For us Covid-19 is more an opportunity than a crisis, says Netafim CEO
Gabriel Miodownik, president and CEO of Israeli drip-irrigation company Netafim, spoke Sunday at Calcalist’s online conference on Israeli exports during the coronavirus era
Denying previous reports on Israeli Media that Netafim sells products in Abu Dhabi and Dubai, Miodownik stated the company has no significant activity in the United Arab Emirates (UAE) and sells some products there only through third-party distributors.
The normalization agreement between Israel and the UAE does present, according to Miodownik, a significant opportunity for Netafim to export its food production and precision agriculture technologies. “The UAE is a desert country that currently imports most of its food and wants to increase local production,” he said.
Since the agreement was announced, Miodownik said, Netafim has been approached by various entities in the UAE. “Financially, it could be at a very large scale,” he said, “this is a country with heavy financial resources and fantastic businesspeople. The potential here is for dealing with the government as well as with private entities and it could build a foundation for collaborations with other countries in the area.”
Miodownik stepped into his position at Netafim at the beginning of the Covid-19 outbreak. “We are a global company with more than 5,000 employees, 33 subsidiaries, and 17 manufacturing plants around the world,” he said. “This allowed us to continue our work, almost undisturbed, despite Covid-19, in places where we have a physical presence,” he explained. “Right at the beginning of the crisis, we sat down to figure out where there are lockdowns and how we should proceed, with the first order of business being our ability to supply products to our customers around the world while protecting our employees’ health.”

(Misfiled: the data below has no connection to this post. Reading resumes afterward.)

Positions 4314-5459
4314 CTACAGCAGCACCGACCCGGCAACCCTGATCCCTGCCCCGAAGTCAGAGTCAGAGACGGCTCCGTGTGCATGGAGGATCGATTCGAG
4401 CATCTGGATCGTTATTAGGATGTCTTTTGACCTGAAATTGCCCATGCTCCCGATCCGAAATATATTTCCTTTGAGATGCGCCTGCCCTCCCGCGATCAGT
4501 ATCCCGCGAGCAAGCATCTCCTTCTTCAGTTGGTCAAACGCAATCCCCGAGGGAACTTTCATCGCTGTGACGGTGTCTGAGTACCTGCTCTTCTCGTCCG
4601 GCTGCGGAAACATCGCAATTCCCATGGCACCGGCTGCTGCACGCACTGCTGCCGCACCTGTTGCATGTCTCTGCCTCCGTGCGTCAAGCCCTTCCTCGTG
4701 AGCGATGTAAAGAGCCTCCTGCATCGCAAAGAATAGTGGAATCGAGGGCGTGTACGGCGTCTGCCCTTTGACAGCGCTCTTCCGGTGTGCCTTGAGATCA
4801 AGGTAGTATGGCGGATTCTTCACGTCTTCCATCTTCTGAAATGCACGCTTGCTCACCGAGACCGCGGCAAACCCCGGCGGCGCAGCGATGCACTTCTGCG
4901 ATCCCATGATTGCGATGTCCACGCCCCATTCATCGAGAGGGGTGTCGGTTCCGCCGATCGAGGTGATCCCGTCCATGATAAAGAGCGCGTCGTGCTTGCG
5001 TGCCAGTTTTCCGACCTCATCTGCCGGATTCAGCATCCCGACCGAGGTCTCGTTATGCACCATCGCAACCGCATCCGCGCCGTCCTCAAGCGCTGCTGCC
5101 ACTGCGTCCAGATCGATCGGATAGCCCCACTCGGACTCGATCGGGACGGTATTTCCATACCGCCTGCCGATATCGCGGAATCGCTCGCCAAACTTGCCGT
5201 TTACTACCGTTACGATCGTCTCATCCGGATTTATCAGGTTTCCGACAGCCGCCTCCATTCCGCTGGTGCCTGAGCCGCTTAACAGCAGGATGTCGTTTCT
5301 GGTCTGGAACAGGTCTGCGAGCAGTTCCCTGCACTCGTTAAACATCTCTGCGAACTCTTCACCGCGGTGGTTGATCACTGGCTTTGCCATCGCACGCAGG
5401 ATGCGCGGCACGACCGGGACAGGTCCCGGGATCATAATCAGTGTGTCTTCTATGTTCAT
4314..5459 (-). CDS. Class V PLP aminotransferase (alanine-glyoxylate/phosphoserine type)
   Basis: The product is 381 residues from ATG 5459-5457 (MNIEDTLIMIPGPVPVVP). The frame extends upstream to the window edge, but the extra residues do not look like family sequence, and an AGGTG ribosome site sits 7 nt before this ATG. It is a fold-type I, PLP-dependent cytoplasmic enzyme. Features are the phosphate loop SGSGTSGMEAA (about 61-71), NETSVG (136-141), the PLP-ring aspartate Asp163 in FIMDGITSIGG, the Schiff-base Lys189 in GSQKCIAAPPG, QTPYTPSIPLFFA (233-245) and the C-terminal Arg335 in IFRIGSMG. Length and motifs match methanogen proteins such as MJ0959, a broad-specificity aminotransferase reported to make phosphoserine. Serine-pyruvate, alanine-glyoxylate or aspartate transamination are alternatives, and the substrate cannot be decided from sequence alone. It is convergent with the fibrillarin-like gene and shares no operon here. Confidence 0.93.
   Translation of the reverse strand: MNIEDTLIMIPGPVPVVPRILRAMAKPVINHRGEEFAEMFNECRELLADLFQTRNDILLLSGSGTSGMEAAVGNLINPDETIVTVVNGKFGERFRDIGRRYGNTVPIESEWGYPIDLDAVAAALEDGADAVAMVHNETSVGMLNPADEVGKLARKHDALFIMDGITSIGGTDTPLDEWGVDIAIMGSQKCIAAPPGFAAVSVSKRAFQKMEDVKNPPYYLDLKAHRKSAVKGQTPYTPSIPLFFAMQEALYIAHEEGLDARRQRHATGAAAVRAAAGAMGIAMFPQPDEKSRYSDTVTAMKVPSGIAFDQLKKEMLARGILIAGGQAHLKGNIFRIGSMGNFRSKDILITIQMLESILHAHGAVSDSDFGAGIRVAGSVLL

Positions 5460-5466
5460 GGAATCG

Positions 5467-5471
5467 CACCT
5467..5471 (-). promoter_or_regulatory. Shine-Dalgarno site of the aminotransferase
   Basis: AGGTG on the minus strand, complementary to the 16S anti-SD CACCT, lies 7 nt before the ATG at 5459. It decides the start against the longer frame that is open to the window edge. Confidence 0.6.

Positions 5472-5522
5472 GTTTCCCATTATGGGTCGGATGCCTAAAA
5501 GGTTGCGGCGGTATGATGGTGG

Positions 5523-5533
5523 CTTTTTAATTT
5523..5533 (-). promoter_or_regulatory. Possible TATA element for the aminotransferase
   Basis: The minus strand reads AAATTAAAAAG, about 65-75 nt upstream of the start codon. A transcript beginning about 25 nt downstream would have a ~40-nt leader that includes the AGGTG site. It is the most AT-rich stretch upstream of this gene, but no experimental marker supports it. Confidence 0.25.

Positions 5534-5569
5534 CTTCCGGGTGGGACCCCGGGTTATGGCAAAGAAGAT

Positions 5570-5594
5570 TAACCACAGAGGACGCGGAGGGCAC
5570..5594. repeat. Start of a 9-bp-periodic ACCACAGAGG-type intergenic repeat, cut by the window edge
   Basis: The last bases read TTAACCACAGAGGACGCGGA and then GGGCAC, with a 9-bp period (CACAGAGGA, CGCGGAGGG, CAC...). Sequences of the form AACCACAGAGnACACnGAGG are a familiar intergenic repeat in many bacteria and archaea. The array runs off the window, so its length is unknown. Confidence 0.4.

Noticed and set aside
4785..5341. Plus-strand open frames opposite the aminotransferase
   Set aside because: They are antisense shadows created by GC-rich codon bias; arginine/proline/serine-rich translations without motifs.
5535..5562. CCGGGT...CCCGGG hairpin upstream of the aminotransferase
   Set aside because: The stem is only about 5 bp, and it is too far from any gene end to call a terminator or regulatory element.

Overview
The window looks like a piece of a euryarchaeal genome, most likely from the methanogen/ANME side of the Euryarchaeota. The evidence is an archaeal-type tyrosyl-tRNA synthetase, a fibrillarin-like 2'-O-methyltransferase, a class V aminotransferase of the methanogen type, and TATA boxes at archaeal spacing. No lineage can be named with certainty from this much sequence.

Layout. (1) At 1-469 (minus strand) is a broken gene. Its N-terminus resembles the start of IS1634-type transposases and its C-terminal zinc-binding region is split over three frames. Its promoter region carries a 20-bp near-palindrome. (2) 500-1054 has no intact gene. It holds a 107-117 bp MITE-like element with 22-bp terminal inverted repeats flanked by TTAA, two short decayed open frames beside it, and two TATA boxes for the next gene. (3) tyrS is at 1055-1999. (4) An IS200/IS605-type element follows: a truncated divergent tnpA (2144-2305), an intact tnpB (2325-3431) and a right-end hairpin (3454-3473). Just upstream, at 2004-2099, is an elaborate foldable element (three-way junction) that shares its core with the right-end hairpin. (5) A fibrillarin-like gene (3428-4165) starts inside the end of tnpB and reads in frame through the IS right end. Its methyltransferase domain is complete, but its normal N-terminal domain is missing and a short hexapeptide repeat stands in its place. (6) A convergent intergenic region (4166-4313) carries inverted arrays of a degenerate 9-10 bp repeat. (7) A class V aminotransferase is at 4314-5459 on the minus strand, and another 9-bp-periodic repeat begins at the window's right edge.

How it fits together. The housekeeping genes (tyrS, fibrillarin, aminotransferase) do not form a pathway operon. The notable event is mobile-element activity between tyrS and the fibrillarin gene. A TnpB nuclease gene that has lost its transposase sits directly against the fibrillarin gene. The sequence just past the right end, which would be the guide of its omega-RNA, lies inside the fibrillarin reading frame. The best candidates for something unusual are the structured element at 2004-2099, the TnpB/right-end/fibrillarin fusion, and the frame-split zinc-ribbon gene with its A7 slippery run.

The crisis also brought with it long term opportunities for the company, Miodownik said. “We accelerated our use of remote support and training tools and more farmers are now willing to consider digital tools as Covid-19 brought them to the realization that they need to change and adopt new methods and technologies available today,” he added.
Since Miodownik took the job, Netafim won an $85 million contract in India, which he sees as an early sign of global recovery. “It started in the east, in China and India and got as far as Israel,” he said, The India deal is unique because of its communal nature, he said. “It gives thousands of farmers the most advanced technologies, through government support,” he explained. “There is no way farmers out there could afford such a system on their own,” he added, “it’s part of India’s policy to increase local food production and improve its farmers’ quality of life and it’s a model that has great potential for other countries with small farms.”
Due to Covid-19, Netafim is seeing surging interest in its product, both from countries where it is already active and from new markets, Miodownik said. The pandemic accelerated the adoption of advanced technologies for local food protection, he explained. “It is an opportunity for us to export new tools and business models to allow governments and private entities to make better investments in food production that requires fewer resources,” he added.